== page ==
Students, Residents Show Their Passion for Family Medicine

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Yup, that was the headline. And it was probably true.  Why? Because medical students have been sold the fantasy of what family doctors used to do and they are still totally idealistic.  And because residents have a vision towards some loan repayment, a guaranteed salary from the hospital and real money in the bank, they also retain their passion.  This post is not to knock them.  This post is to point out what you won’t see.  You won’t see a headline from the AAFP stating “Family Docs in Practice for Greater than Ten Years Show Their Passion for Family Medicine”. It won’t happen and the AAFP knows that so they continue the propaganda.  Here is the ironic thing.  If they were to interview Direct Primary Care doctors, however, they WOULD be able to use that headline. The passion returns!  Hence, the inner conflict of the AAFP.  My fear, however, is that more and more medical students and residents are being bred into the present era of EMRs, meaningless use, unproven quality metrics and industrialized medicine.  They will think that it is the norm and learned helplessness would have already set in by the time they start.  Then there will be no one fighting back other than us old bastards with our gray hair, our cranky attitudes and our fists shaking in the air.  But that’s okay because I have a lot of fight left in me.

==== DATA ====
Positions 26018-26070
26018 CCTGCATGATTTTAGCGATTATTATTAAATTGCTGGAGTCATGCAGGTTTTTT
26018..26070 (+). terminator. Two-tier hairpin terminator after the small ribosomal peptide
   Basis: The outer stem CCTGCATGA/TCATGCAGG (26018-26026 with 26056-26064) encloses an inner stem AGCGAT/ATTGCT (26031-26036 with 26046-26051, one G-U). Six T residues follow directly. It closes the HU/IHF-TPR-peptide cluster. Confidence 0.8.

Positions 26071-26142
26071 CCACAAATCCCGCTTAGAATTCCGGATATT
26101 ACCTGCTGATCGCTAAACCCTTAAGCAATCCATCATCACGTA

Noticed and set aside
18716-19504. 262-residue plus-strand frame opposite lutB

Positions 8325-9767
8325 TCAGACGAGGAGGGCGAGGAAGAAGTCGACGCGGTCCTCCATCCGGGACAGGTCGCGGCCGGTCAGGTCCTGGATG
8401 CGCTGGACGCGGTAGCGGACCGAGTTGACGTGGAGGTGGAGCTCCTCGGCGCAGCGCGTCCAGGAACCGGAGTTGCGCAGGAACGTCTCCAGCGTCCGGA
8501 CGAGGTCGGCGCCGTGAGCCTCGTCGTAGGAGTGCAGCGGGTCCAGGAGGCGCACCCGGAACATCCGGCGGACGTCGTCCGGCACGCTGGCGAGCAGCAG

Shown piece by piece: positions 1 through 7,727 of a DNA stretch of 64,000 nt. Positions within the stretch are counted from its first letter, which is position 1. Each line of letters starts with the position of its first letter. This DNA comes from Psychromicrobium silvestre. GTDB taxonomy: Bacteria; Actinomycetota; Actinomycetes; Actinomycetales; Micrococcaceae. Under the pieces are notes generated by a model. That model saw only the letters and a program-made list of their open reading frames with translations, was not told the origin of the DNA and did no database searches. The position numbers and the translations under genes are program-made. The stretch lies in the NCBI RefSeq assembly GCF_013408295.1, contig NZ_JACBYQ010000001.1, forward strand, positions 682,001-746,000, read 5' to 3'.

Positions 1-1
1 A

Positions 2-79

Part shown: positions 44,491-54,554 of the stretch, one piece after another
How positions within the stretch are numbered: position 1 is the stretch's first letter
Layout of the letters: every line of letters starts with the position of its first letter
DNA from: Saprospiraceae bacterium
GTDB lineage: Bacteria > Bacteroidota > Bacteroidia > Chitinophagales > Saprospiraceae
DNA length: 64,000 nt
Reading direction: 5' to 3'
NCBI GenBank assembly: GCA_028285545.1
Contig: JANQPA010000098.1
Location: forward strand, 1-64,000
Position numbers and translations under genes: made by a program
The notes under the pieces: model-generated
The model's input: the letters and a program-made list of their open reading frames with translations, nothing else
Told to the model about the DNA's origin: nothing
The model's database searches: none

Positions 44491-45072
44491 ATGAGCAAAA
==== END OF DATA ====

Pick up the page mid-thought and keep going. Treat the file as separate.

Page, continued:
Douglas Farrago MD

Douglas Farrago MD is a full-time practicing family doc in Forest, Va. He started Forest Direct Primary Care where he takes no insurance and bills patients a monthly fee. He is board certified in the specialty of Family Practice. He is the inventor of a product called the Knee Saver which is currently in the Baseball Hall of Fame. The Knee Saver and its knock-offs are worn by many major league baseball catchers. He is also the inventor of the CryoHelmet used by athletes for head injuries as well as migraine sufferers. Dr. Farrago is the author of four books, two of which are the top two most popular DPC books. From 2001 – 2011, Dr. Farrago was the editor and creator of the Placebo Journal which ran for 10 full years. Described as the Mad Magazine for doctors, he and the Placebo Journal were featured in the Washington Post, US News and World Report, the AP, and the NY Times. Dr. Farrago is also the editor of the blog Authentic Medicine which was born out of concern about where the direction of healthcare is heading and the belief that the wrong people are in charge. This blog has been going daily for more than 15 years Article about Dr. Farrago in Doximity Email Dr. Farrago – [email protected] 

  5 comments for “Students, Residents Show Their Passion for Family Medicine

  1. kurt
    August 13, 2015 at 10:03 am

    “Nursemaids, guardian angels, secretaries and gd health policemen”.

    That is what primary care medicine has been reduced to. We’re not paid enough to do the first two tasks and given an inefficient means to do the third.

    As far as the “health policeman” the insurance companies and ivory tower boys
    want us to be, nothing is going to change in this country until people are held accountable for their lousy health behaviors. They go out of the office and can do whatever they want.

    Case in point is I send a few diabetics to one of the best educational groups in the country (they have the coverage) and a fair number still have lousy glycohemoglobins due to a lackadasical attitude.